Let’s talk about directories. As more and more services are being designed to help people navigate an ever more complicated health and social care landscape, directories have become seen as one of the first things that any self-respecting health economy commissions.
It makes sense to try and understand the range of services in your locality. It makes sense for that information to sit in one, accessible, resource. Taking all that on board we don’t see directories as being a practical way to achieve either of these aims.
Anyone who has spent a significant amount of time working in the field of health and social care knows, all projects are working towards the critical point where somebody says, “Let’s do a mapping exercise”. Everyone groans because we’ve all been there before. What we don’t address is why it keeps coming up.
The reasons are simple, mapping exercises are generally a snapshot in time and not created with an eye on how they will be sustained in the long run. They are perceived as providing an evidence base to support an individual service development but with little consideration of any practical value they might provide in day to day work.
Projects to create directories are beginning to replace mapping exercise as the default process of duplication and they suffer from many of the same problems.
The barriers to creating a directory have been vastly reduced due to the relative ease of creating websites. The pitfall many have fallen into is seeing the success of tools like Google and believing that it would be a great idea to replicate a search engine on a local level but with local services.
This misses the thing that makes a search engine unique. It isn’t the data it holds. It is the method it uses to gather new data, interpret that data and relate it to each search that is carried out. The background process is the key. Google would not be successful if they had taken a snap shot of the Internet in 1996 and hoped people would come and let them know if anything changed.
Which raises the question of how do you make directories current? Local directories rely on a relatively labour intensive manual process. Without the benefit of the ability to scrape and analyse data this must be done on a case by case basis.
In the West Midlands alone you have over 11,000 formal and informal community agencies operating. The churn in those organisations is going to be significant, the process required to monitor whether agencies still exist is significant. The cost of working out relevant search criteria is even more prohibitive. Do you interview the agency? Do you make an assessment based on their website? If the latter how do you achieve that consistently?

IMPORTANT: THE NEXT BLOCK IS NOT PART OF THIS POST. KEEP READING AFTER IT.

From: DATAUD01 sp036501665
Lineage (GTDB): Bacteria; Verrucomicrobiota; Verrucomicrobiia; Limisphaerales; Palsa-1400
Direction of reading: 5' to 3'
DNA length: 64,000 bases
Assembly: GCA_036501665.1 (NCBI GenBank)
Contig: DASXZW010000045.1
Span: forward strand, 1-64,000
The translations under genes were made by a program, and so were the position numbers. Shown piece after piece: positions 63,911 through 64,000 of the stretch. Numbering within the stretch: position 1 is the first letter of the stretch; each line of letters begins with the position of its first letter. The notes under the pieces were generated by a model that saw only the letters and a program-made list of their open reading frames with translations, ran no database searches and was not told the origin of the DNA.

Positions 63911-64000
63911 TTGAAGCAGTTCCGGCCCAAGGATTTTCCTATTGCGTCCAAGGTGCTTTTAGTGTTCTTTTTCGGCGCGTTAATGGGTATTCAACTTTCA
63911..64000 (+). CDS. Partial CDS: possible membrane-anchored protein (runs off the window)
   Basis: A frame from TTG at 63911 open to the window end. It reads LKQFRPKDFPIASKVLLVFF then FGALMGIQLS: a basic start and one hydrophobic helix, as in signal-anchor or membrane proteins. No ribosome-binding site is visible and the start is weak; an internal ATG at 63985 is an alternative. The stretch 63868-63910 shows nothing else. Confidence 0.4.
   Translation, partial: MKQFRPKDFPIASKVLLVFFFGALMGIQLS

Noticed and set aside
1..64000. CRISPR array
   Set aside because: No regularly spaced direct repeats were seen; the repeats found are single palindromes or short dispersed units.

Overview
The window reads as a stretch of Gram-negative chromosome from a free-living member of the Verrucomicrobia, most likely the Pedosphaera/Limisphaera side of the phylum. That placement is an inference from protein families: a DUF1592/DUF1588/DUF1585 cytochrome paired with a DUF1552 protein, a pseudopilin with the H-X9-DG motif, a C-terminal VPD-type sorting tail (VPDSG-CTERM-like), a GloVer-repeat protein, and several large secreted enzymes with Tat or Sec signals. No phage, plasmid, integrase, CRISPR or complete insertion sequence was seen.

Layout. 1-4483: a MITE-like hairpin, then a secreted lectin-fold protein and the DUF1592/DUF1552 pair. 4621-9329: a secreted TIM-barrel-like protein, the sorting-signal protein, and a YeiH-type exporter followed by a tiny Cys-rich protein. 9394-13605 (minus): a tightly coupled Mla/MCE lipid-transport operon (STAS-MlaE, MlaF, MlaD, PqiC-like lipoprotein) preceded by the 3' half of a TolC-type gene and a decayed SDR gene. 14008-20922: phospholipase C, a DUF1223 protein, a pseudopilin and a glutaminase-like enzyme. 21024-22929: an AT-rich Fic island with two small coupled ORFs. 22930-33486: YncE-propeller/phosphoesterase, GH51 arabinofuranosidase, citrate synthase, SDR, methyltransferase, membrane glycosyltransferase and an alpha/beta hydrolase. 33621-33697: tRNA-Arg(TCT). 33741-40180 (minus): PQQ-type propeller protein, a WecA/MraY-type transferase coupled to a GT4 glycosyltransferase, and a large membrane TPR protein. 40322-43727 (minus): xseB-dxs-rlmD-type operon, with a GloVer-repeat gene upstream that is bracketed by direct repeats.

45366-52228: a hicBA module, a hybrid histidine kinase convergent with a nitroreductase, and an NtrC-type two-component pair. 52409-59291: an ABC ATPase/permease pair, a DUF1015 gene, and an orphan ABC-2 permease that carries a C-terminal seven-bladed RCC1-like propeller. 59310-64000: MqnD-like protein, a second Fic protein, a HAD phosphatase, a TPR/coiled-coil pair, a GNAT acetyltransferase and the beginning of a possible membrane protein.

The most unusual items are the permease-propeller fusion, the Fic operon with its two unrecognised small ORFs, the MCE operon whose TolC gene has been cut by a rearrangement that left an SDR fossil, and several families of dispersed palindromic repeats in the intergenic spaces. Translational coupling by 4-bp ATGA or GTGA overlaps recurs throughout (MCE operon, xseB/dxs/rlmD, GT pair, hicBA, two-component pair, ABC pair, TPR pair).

We decided to turn this process on its head in developing our Referral Tool.
We worked to a few basic principles: –
• Agencies only need to know about the partner agencies that are relevant to their clients
• Agencies know what they can deal with better than anyone else
• Integrating referrals into workflow makes the process current
• Crowd source the information
• Disperse the ability to keep information updated
We ask agencies to think through the most common issues that clients present to them. Not just the issues they can help with, all of them. Usually this breaks down as a maximum of twenty different issues.
We then ask them to identify at least one local agency who can support those issues. This can be through local knowledge or even through Google. To make the process even more responsive we also encourage agencies to contact each of those twenty to ask what the most appropriate way to refer to them is. This doesn’t need to be detailed contact, just an email. This is a useful test, if an agency cannot get clarity on the referral path then it can indicate how difficult making a referral can be in the future.
We also encourage every agency to list all the issues that they can help people with and the best method for making contact. That means they are managing their own listing and in control of their own referral process.
Each client that is assessed by a service can list all the things they want help and support with and instantly be given a list of all the most appropriate local services for those issues. No searching for individual issues, just one report that covers everything.
Because Referral Tool is integrated into the assessment process it is constantly used, which means that there is an incentive to keep the data current.
This approach to crowd sourcing a relatively small number of local agencies means that you can be up and running very quickly. Through spreading the responsibility for keeping information current, to the people that use it day to day, costs are massively reduced.
We make the software to do this available for free under an open license. Don’t waste money on building directories that lose relevance from the day they are finished, work together to control how you work with your partners.